Most members of the ACR know something about the ACR Research and Education Foundation (REF). It’s likely, however, that many don’t know as much as they should, considering the scope of its programs, its recent dramatic growth in resources, its ambitious agenda, and its critical role in creating a future for the profession of rheumatology.
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Explore This IssueMarch 2008
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This is the fifth consecutive year in which I’ve had the privilege of participating in the meetings of the REF’s board of directors, in the course of filling various roles for the REF and the ACR. The most recent board meeting, held January 18–19, 2008, encapsulated for me just how far the REF has come, and how much further it plans to go.
REF and ACR: Partners in Rheum
REF presidents serve two-year terms, and are members of the ACR’s Executive Committee. ACR officers participate in the REF board as voting members (secretary and treasurer) or ex officio (ACR president and president-elect). In this way, even though the REF is a distinct entity, it carries out its work in close coordination with the ACR. REF president Leslie Crofford, MD, recently succeeded James O’Dell, MD, who was preceded by Mike Weisman, MD. These three share a passion for the mission of the REF, and their leadership has been a remarkable blend of successful innovation while simultaneously strengthening the existing core functions of the REF.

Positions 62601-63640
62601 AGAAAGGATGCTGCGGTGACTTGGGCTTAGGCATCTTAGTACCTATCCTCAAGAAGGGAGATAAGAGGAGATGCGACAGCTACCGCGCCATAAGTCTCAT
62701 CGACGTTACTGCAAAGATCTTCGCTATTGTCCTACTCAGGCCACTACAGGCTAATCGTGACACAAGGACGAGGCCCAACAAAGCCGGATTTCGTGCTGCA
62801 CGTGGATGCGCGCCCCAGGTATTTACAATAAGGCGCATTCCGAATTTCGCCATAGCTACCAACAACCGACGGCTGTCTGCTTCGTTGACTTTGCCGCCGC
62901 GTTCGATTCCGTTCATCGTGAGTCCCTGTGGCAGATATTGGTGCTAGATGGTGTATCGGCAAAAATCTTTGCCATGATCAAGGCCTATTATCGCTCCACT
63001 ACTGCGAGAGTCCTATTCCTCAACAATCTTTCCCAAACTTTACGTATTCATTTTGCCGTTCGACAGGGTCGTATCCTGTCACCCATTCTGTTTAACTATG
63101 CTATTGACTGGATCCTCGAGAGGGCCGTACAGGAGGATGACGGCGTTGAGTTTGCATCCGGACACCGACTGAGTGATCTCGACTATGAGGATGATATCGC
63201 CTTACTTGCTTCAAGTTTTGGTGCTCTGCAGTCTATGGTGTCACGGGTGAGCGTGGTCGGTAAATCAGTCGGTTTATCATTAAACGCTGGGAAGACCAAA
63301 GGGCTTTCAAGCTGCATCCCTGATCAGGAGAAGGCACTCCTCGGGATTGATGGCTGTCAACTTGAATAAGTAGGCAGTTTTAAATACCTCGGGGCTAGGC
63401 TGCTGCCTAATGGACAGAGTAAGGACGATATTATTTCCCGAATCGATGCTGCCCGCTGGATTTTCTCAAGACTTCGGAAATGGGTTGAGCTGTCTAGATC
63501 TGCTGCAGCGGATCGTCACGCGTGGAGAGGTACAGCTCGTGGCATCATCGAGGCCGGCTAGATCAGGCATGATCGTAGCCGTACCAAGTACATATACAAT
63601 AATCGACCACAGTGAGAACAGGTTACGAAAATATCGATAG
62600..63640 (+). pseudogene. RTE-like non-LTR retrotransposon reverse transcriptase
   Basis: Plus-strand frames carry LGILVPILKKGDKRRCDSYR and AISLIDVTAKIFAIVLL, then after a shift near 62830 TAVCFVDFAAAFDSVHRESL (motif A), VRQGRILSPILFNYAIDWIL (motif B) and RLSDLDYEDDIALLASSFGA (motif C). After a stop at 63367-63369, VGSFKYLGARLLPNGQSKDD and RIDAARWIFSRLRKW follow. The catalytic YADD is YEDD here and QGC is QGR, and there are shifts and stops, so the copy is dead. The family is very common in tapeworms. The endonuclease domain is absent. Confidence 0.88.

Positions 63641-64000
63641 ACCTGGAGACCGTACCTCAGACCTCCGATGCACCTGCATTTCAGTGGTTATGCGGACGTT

The staffs of the ACR and the REF are also structured to balance the independent role of the REF with the advantages of organizational support from the ACR. The REF staff, ably led by Steve Echard, CAE, includes specialists in grant review, grant management, and development, but shares staffing with the ACR in such areas as communications, accounting, and information technology. The REF is a lean organization—approximately 85% of its expenditures flow out the door as research grants, with the remaining expenses in the categories of fundraising, peer review, grant administration, and infrastructure. This puts the REF among the ranks of the most highly rated of charitable organizations, in terms of how effectively the donor’s dollar is put to use.
Just as the ACR has standing committees in all key areas, the REF has a Scientific Advisory Council (SAC) that sets up the grant portfolio and supervises the study sections that review the grant applications, and a Development Advisory Council that figures out how to raise the money the SAC so eagerly spends. The Committees on Finance and Nominations are joint committees with the ACR. A variety of task forces are also hard at work on other functions of the REF. The REF’s governance structure, which is modified every few years in a strategic planning process, has proven to be nimble and effective in serving the mission of a rapidly growing organization.
REF’s Mission and Goals
The goals of the REF are to attract highly qualified individuals into rheumatology and the allied health professions, to foster academic career development, and—added more recently—to support targeted research in rheumatic disease. The portfolio of grants that are distributed by the REF to more than 100 recipients per year ranges from clinical or research preceptorships for medical students, to the Physician-Scientist Development Award for rheumatology fellows, to the grants awarded to established investigators for the most innovative research on RA, as our targeted research initiative, Within Our Reach, begins to bear fruit. And those are just a few examples of the more than 25 categories of grants that the REF now funds.